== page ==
1. Arble DM, et al. Circadian Timing of Food Intake Contributes to Weight Gain 3rd September 2009 [epub ahead of print]

2. Colles SL, et al. Night eating syndrome and nocturnal snacking: association with obesity, binge eating and psychological distress. Int J Obes (Lond). 2007;31(11):1722-30

3. de Castro JM. The time of day of food intake influences overall intake in humans. Journal of Nutrition 2004 134:104-111

7 Responses to Could eating late in the day promote weight gain in a way that has nothing to do with calories?

  1. ez 10 September 2009 at 2:28 pm #

    In my homeopathy course we have had to study pathology (for alternative practitioners) and the text was a book written by a MD who researched into alternative care, Dr Stephen Gascoigne “The Clinical Medicine Guide, A holistic perspective”, which mentions in the section on Gastrointestinal system that in Chinese Medicine the time when the “absorptive” function of the body is at its highest is from about 7 a.m. till 9 a.m. and remains relatively increased till 11 a.m. while in the daily cycle the lowest time is correspondingly 12 hours later… While I would highly recommend you this well-referenced book, I guess it would also be interesting to look for studies that research the amount of digestive enzymes released throughout the day, and one would think that your idea will thus be substantiated both by age-long observations of Chinese medical tradition and modern scientific research.

    Besides, I would like to thank you for your informative posts on important health matters!


  2. Trinkwasser 11 September 2009 at 9:44 pm #

    I’ve found significant difference in what I need to eat at different times and IMO this relates to insulin resistance. Mine is highest in the morning so that’s when I am most carb-intolerant, I am strictly limited to 15g carbs. By evening I can usually do 30 – 50g without my BG going out of range, and on occasion I can do substantially more with only a comparatively minor rise.

    Many diabetics suffer from “Dawn Phenomenon” where BG continues to rise *until* something is eaten, usually containing suifficient carbs to generate enough insulin to shut down glucagon but not enough to send BG high. A common way of dealing with this is a late night snack containing protein and fat (and red wine), relatively slowly digested stuff which means the liver doesn’t overreact to potential starvation.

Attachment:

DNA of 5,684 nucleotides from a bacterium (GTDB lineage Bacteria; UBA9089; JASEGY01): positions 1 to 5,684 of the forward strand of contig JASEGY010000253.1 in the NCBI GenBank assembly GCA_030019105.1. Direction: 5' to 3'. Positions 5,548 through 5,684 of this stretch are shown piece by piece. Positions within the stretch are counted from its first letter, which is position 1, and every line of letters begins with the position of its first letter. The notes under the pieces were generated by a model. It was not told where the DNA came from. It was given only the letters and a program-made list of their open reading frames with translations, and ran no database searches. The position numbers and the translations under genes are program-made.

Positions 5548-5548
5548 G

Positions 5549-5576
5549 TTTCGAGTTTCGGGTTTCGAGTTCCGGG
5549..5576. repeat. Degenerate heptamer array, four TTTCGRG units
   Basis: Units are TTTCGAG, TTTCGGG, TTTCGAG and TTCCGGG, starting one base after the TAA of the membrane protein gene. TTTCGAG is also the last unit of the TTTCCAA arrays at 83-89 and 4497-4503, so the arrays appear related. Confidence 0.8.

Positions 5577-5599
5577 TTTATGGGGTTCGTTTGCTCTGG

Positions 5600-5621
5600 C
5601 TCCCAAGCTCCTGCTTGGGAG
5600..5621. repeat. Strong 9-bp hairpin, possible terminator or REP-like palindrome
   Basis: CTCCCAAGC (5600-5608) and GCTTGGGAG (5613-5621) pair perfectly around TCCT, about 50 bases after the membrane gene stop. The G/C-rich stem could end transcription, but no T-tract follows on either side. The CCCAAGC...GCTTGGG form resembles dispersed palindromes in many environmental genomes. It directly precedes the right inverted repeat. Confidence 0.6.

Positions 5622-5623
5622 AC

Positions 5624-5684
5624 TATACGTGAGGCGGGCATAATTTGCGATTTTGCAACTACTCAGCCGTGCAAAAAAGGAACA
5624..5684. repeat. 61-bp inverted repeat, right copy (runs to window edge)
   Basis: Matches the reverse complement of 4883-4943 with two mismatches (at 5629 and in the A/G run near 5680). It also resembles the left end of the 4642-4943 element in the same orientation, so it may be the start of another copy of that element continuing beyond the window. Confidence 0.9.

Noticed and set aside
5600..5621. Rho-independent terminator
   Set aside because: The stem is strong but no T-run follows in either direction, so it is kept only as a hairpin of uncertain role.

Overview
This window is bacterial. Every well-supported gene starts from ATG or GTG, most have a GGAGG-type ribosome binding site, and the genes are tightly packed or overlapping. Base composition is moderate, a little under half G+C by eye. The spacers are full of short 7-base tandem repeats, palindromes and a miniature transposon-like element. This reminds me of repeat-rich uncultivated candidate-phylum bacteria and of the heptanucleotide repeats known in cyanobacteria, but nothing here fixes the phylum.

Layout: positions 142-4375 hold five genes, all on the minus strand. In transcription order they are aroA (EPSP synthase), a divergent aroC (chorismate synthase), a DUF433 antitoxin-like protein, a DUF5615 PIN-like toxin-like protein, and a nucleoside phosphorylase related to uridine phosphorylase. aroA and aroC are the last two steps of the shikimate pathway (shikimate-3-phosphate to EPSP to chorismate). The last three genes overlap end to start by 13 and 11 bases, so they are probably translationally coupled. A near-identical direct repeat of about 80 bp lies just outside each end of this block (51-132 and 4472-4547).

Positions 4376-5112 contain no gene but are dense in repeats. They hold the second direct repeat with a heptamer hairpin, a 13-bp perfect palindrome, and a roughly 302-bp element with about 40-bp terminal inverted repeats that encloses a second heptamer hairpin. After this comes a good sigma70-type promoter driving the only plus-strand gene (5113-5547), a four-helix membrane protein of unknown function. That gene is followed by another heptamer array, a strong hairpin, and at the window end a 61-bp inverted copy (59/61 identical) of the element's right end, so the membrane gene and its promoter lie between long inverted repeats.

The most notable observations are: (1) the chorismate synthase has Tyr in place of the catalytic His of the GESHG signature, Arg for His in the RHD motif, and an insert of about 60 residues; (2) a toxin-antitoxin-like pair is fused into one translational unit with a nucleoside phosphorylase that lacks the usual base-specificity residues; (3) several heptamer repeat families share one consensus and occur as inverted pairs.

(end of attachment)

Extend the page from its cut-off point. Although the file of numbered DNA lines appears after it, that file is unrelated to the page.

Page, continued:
Defective insulin output makes these phenomena more noticeable, theoretically nondiabetics also generate a glucose load in the morning but it’s covered by a parallel dump of insulin. With insulin resistance or reduced Phase i insulin output this doesn’t work right, it only needs to be out by about 5g glucose for your BG to double.

    David Mendosa has a good take on the Satiety Index

    My experience is that I work best with a high protein moderate fat low carb breakfast, and lower protein higher fat combinations later in the day. I can usually go 6 hours or so between meals with few snacks and keep my BG level, and the lipid panels tell me this also avoids hyperinsulinemia.

    There’s a large degree of YMMV between individuals though, some diabetics have a much greater diurnal slope to their IR, others with reactive hypoglycemia may need to eat less more frequently (which I previously tried), then leptin and other things may be a factor, and the driver of the diurnal variations may have more or less effect.

    Isn’t it curious though that researchers always try to stuff mice, which are carb eaters, with fat, and humans, who aren’t, with carbs? Not doing that might be a good plan whatever the time of day.

  3. audrey wickham 12 September 2009 at 7:42 am #

    At this years Wimbledon championships the commentators kept referring to the fact that Andy Roddick had taken off all the weight he had put on since he last won Wimbledon (TEN YEARS AGO?) by not eating any carbohydrates after lunch.